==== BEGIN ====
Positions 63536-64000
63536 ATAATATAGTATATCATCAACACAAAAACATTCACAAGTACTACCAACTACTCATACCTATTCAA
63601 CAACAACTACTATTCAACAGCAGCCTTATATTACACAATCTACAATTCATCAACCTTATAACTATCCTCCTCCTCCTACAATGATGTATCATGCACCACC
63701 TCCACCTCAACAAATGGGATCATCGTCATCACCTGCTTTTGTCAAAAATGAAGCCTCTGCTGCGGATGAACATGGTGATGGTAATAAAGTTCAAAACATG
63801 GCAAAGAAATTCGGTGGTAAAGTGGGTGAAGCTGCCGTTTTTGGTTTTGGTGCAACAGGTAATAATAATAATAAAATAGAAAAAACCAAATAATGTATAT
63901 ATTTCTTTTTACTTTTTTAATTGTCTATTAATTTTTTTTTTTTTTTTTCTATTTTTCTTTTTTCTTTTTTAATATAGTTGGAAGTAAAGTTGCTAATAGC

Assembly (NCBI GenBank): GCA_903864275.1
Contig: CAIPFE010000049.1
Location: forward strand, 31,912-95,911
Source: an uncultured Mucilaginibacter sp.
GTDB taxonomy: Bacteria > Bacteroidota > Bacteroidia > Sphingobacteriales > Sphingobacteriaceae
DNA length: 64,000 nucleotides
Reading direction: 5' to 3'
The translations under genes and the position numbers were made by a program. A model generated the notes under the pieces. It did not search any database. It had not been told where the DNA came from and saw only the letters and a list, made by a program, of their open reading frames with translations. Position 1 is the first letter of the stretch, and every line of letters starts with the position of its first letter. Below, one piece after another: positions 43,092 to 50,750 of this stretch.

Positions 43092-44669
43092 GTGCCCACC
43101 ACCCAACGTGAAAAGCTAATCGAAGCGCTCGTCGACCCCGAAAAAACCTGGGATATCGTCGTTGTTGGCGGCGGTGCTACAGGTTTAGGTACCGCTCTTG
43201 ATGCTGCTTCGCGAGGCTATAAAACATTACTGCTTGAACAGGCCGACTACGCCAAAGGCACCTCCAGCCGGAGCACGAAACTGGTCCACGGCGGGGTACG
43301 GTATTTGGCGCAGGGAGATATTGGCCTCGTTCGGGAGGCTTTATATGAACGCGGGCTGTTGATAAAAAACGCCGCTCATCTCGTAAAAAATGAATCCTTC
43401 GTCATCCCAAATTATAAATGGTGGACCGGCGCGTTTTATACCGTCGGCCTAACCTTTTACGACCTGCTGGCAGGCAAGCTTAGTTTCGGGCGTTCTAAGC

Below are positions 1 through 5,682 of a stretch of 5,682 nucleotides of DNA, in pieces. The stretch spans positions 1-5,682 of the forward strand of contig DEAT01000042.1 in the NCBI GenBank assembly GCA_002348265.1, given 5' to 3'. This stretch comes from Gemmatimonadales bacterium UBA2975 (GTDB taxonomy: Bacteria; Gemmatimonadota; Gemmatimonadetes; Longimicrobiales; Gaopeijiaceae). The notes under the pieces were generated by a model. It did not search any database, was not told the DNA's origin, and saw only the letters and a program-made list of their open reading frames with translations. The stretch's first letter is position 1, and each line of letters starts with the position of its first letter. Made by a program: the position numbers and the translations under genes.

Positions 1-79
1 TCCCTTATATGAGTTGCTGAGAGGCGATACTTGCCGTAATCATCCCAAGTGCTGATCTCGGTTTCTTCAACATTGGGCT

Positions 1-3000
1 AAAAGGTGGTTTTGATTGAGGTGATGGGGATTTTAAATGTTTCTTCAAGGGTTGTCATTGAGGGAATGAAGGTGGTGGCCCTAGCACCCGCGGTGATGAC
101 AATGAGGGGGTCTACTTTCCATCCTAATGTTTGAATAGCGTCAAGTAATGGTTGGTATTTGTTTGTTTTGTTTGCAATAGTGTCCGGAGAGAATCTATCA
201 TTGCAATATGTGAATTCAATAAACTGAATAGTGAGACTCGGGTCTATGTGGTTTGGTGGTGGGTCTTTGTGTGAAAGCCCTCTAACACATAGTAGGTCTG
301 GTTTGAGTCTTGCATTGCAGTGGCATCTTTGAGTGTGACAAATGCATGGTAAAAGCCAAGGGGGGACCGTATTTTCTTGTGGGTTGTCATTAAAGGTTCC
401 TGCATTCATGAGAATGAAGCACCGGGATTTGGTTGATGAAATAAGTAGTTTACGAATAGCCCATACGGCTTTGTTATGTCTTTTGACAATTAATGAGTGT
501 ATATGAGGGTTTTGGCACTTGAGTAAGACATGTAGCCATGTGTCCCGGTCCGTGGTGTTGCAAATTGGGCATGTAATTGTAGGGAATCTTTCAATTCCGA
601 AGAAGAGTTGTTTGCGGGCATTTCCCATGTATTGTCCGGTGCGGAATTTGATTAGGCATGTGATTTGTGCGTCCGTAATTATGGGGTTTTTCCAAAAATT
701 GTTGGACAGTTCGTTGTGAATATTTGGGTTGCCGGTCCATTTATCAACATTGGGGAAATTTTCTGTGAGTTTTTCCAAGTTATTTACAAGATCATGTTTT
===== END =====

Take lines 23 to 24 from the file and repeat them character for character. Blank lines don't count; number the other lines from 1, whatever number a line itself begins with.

1 TCCCTTATATGAGTTGCTGAGAGGCGATACTTGCCGTAATCATCCCAAGTGCTGATCTCGGTTTCTTCAACATTGGGCT

Positions 1-3000